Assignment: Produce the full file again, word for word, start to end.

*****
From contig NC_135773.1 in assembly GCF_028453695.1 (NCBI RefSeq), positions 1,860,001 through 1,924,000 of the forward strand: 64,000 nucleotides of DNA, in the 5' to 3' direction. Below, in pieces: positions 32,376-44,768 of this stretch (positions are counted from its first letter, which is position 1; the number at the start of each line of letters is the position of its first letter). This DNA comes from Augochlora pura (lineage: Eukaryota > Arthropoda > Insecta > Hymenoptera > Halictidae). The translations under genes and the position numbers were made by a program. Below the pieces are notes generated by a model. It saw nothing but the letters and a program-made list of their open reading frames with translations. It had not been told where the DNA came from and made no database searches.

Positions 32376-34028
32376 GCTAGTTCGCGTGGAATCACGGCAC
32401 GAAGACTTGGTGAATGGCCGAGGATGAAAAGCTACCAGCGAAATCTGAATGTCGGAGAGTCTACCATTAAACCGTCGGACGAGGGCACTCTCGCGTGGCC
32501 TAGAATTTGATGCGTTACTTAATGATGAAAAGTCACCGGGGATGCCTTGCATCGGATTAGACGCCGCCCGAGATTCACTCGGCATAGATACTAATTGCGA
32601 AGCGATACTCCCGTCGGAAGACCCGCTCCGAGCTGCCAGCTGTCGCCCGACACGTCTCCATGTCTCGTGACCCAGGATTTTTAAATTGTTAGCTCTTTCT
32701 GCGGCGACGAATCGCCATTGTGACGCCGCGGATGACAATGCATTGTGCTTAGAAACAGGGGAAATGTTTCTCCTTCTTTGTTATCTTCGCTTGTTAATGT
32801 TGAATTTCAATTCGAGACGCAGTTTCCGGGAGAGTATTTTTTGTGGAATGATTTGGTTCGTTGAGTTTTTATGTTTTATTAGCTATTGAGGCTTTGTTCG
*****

From contig NC_135773.1 in assembly GCF_028453695.1 (NCBI RefSeq), positions 1,860,001 through 1,924,000 of the forward strand: 64,000 nucleotides of DNA, in the 5' to 3' direction. Below, in pieces: positions 32,376-44,768 of this stretch (positions are counted from its first letter, which is position 1; the number at the start of each line of letters is the position of its first letter). This DNA comes from Augochlora pura (lineage: Eukaryota > Arthropoda > Insecta > Hymenoptera > Halictidae). The translations under genes and the position numbers were made by a program. Below the pieces are notes generated by a model. It saw nothing but the letters and a program-made list of their open reading frames with translations. It had not been told where the DNA came from and made no database searches.

Positions 32376-34028
32376 GCTAGTTCGCGTGGAATCACGGCAC
32401 GAAGACTTGGTGAATGGCCGAGGATGAAAAGCTACCAGCGAAATCTGAATGTCGGAGAGTCTACCATTAAACCGTCGGACGAGGGCACTCTCGCGTGGCC
32501 TAGAATTTGATGCGTTACTTAATGATGAAAAGTCACCGGGGATGCCTTGCATCGGATTAGACGCCGCCCGAGATTCACTCGGCATAGATACTAATTGCGA
32601 AGCGATACTCCCGTCGGAAGACCCGCTCCGAGCTGCCAGCTGTCGCCCGACACGTCTCCATGTCTCGTGACCCAGGATTTTTAAATTGTTAGCTCTTTCT
32701 GCGGCGACGAATCGCCATTGTGACGCCGCGGATGACAATGCATTGTGCTTAGAAACAGGGGAAATGTTTCTCCTTCTTTGTTATCTTCGCTTGTTAATGT
32801 TGAATTTCAATTCGAGACGCAGTTTCCGGGAGAGTATTTTTTGTGGAATGATTTGGTTCGTTGAGTTTTTATGTTTTATTAGCTATTGAGGCTTTGTTCG